Birmingham Greenway

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The Route

Today, I chose to walk the 23 mile Birmingham Greenway. This walk started at Blake Street railway station, North of Sutton Coldfield and finished at Barnt Green, South of the Lickey Hills.

The walk was organised by the LDWA’s Heart of England group and was ably led by Dave Powell.

The, larger than expected, group of 21 assembled outside of Blake Street Station and at a tad after 8:30 we set off.

To get to our first bit of green way, we had to traverse the streets of Hill Hook and Four Oaks before entering Sutton Park via a lesser used gate on Streetly Lane.

Sutton Park covers 2,400 acres, most of which is a National Nature Reserve, and comprises a mix of heathland, marsh and ancient woodland. There are, also, seven lakes within the park.

We made our way, roughly South, through the park on grass, tarmac and the occasional muddy stretch to exit the park at Banners Gate on the A452, Chester Road.

Sutton Park

We were soon back on the green stuff after turning onto a road, aptly named The Greenway.

A green ribbon wound it’s way through New Oscott and Perry Common following a small stream which eventually ran into Witton Lakes.

Witton Lakes

The two Witton Lakes were originally built to supply Birmingham with drinking water and are now a haven for wildlife.

From the lakes, a brook leads to Brookvale Park Lake. We followed the brook and on arrival at said lake, paused for ‘breakfast’ making use of the seating around The Pigeon.

The Pigeon

From Brookvale Park Lake, the brook runs under Spaghetti Junction and empties into the River Tame. We let the brook do it’s own thing as we too meandered under the M6 but we emptied onto the Tame Valley Canal before turning onto a branch of the Grand Union heading towards the City Centre.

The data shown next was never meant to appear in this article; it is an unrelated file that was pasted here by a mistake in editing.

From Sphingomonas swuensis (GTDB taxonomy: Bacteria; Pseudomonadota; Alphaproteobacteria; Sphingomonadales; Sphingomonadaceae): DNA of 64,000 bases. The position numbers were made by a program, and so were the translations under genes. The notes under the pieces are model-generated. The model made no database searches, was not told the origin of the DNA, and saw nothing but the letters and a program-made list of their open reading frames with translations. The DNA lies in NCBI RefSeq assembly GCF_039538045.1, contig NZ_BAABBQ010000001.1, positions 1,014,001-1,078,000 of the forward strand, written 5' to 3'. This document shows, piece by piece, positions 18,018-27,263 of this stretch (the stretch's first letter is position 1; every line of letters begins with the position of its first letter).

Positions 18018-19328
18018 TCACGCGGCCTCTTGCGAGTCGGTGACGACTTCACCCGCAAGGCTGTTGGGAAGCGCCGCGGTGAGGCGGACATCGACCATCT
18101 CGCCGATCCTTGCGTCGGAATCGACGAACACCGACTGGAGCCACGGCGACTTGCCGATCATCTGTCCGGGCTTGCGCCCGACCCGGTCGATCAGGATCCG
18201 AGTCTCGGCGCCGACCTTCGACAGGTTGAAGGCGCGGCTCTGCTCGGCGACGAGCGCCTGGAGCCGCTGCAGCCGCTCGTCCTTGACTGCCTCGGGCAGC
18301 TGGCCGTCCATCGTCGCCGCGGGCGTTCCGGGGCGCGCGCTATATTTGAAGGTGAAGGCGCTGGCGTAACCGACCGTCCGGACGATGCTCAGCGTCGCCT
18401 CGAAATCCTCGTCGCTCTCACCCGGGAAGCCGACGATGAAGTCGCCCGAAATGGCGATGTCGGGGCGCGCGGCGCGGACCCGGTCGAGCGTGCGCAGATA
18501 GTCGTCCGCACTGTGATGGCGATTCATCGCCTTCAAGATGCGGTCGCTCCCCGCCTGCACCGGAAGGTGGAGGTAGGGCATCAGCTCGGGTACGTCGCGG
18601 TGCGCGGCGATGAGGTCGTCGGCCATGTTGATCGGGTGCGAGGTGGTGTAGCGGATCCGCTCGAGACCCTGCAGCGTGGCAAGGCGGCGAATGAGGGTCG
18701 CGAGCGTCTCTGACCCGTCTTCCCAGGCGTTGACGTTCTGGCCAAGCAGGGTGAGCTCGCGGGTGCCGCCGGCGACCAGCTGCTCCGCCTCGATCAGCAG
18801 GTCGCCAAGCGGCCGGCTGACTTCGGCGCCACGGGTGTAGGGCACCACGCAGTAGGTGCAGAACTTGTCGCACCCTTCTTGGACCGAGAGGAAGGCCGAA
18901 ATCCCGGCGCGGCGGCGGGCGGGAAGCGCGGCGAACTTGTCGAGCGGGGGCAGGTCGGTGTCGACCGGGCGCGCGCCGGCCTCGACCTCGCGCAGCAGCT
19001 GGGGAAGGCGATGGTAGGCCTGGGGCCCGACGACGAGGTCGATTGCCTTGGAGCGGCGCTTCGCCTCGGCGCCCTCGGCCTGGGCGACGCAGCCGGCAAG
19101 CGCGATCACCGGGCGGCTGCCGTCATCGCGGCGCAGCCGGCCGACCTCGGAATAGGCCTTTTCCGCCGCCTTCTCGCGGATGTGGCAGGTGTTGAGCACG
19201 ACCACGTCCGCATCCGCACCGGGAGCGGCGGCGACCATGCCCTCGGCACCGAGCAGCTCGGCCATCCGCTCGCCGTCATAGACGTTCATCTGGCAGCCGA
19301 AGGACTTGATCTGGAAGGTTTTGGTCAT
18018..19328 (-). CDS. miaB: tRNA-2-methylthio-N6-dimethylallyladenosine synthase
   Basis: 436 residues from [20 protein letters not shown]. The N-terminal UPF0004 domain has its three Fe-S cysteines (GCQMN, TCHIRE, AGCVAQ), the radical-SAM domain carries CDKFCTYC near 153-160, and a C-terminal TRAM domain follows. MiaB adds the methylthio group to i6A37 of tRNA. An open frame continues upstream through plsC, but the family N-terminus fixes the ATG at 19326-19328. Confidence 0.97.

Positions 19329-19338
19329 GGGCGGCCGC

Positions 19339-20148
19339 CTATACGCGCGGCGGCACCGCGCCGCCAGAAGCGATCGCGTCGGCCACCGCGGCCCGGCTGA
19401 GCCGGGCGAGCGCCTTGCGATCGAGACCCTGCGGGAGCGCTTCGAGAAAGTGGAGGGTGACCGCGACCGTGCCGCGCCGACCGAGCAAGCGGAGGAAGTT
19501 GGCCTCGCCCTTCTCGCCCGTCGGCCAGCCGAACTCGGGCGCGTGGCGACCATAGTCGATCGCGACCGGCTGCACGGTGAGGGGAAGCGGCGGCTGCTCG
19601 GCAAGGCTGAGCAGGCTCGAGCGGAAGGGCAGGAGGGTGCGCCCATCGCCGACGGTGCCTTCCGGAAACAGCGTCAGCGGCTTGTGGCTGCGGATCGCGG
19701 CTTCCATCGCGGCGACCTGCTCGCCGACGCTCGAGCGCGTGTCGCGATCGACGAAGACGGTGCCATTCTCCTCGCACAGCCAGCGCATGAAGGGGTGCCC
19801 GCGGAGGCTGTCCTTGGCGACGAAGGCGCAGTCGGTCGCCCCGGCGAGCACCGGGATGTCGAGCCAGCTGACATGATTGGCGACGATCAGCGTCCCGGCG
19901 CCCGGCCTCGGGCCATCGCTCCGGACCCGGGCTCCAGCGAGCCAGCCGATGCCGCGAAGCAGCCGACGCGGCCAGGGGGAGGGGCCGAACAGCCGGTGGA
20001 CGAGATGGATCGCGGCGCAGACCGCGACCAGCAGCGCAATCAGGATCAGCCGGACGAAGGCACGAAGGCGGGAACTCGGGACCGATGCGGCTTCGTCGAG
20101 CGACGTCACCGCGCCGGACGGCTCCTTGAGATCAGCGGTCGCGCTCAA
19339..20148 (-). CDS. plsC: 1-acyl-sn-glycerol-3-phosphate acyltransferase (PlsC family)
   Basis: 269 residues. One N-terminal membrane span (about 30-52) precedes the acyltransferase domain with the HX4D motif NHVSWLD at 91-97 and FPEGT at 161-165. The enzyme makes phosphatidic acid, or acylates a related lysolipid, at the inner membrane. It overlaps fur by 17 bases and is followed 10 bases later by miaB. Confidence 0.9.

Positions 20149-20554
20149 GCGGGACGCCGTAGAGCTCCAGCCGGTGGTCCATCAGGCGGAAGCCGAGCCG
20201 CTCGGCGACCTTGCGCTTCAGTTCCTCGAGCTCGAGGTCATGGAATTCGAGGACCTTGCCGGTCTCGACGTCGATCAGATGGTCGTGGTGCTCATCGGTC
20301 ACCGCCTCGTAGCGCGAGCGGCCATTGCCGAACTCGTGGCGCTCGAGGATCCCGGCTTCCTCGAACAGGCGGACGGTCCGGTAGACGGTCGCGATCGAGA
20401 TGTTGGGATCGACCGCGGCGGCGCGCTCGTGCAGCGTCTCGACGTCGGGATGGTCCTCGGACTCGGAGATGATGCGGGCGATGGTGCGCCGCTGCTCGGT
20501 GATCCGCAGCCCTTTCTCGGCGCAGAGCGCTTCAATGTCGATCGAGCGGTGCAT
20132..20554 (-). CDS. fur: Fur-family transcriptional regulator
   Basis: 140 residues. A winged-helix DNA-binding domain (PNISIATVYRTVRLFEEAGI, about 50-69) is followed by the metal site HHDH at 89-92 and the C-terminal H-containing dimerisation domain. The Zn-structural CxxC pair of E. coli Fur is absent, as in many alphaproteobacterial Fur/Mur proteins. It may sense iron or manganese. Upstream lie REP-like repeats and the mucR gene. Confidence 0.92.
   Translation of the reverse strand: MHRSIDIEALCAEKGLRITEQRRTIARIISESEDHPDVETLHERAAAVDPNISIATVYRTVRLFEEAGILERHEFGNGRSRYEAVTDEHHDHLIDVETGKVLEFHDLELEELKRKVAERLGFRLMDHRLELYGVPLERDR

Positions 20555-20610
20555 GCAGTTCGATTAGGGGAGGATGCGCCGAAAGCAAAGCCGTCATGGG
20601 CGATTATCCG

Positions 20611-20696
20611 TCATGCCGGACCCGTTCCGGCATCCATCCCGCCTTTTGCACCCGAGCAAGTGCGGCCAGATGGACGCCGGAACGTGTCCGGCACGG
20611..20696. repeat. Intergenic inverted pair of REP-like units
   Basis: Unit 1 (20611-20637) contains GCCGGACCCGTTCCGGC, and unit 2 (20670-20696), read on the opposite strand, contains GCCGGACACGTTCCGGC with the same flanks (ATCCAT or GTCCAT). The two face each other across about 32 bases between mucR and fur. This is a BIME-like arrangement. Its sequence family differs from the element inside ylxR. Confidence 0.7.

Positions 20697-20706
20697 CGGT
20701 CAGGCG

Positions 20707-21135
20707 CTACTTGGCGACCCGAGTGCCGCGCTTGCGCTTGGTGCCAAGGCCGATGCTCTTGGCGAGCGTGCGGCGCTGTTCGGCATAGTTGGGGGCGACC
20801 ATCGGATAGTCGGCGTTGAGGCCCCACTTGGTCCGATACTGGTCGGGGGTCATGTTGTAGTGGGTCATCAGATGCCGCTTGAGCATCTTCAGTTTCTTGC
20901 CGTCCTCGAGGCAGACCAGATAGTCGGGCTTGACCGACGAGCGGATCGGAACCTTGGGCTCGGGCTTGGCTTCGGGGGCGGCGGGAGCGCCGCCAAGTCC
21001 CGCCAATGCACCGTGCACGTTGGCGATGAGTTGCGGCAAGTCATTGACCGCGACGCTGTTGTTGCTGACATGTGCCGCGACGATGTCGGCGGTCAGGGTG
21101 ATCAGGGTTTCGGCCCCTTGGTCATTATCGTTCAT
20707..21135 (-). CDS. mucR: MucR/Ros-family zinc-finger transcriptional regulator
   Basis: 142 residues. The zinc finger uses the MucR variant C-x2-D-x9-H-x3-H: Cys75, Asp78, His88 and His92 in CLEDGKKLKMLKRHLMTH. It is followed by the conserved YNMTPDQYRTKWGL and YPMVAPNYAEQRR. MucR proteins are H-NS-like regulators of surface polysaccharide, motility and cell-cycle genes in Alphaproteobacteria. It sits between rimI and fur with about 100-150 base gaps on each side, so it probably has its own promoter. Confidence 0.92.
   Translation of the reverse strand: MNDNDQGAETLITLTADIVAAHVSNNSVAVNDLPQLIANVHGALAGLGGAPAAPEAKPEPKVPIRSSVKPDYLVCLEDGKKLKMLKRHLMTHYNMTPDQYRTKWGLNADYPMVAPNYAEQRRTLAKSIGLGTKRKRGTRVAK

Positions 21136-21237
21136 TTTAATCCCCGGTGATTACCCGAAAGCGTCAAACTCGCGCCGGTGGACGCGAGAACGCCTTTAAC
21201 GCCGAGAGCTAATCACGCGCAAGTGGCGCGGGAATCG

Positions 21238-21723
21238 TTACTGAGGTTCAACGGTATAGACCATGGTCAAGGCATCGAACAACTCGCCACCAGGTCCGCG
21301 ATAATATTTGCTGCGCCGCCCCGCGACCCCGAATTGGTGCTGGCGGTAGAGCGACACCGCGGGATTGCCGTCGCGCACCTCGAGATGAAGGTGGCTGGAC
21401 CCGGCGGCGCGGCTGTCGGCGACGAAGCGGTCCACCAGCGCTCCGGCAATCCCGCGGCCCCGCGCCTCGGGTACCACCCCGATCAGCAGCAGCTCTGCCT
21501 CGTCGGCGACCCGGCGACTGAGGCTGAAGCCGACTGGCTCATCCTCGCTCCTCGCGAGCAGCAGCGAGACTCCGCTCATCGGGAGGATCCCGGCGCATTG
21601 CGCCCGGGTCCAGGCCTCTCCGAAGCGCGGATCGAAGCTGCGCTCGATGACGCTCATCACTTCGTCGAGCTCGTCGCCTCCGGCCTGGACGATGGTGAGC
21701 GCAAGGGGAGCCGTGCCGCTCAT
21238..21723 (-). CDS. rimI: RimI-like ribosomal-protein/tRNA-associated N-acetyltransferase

Under Spaghetti
After a couple of miles of canal, at Digbeth we waved it goodbye and went all urban for a while navigating through Highgate. Passing the Central Mosque, we roughly followed the River Rea to Cannon Hill Park where we stopped for dinner – 14 miles done.
Din dins
River Rea Walkway

Cannon Hill Park covers 250 acres and was opened to the public in 1873. Part of the park is given over to formal gardens which were originally grown from seeds donated by Kew Gardens.

Cannon Hill Park is home to the weekly parkrun event.

From the park, we followed the River Rea making a short diversion through a small wood, originally the site of a number of clay pits until they were filled in with spoil from Birmingham road building projects. The area has been left to it’s own devices, by and large.

On exiting the wood, the remains of a street (Brockley Grove) are apparent – once the home to a number of pre-fabs.

We left the River Rea Walkway to walk through Stirchley, past Cadbury’s and through Bournville. A series of footpaths took us through Woodlands Park, Valley Parkway and Victoria Common to Northfield.

Passing through the older parts of Northfield we rediscovered the River Rea which was followed to Longbridge.

An uneventful, through the houses, section followed before the great, green expanse of Cofton Park opened up before us.

Resting at Cofton

Here we rested before a short uphill followed by a sharp descent to the foot of the Lickey Hills.

Foot of the Lickey Hills is a clue to what was to come. A steep flight of steps took us up over 100 feet before the path levelled out ( a bit ) taking us to the top of Bilberry Hill at around 800 feet, qualifying it as a Marilyn*.

No-one mentioned Hills

After a short stop at the visitor centre, the route continued, mainly downhill, through bluebell covered woods to Barnt Green station, the end point of our Greenway walk.

The End
At the station we were greeted with some lovely, home-made cake. The scrummy cake finishing off what had been a delightful walk through some of Birmingham’s many green spaces. Thanks to Dave (and Phil) for putting on the Birmingham Greenway walk.
Dave dishing out the cake
Now, just a train ride back to Blake Street to pick up the car.

* A Marilyn is a mountain or hill in the United Kingdom, Republic of Ireland or Isle of Man with a prominence of at least 150 metres (492 ft), regardless of absolute height or other merit. The name was coined as a punning contrast to the designation Munro, used of a Scottish mountain with a height of more than 3,000 feet (914.4 m), which is homophonous with (Marilyn) Monroe.

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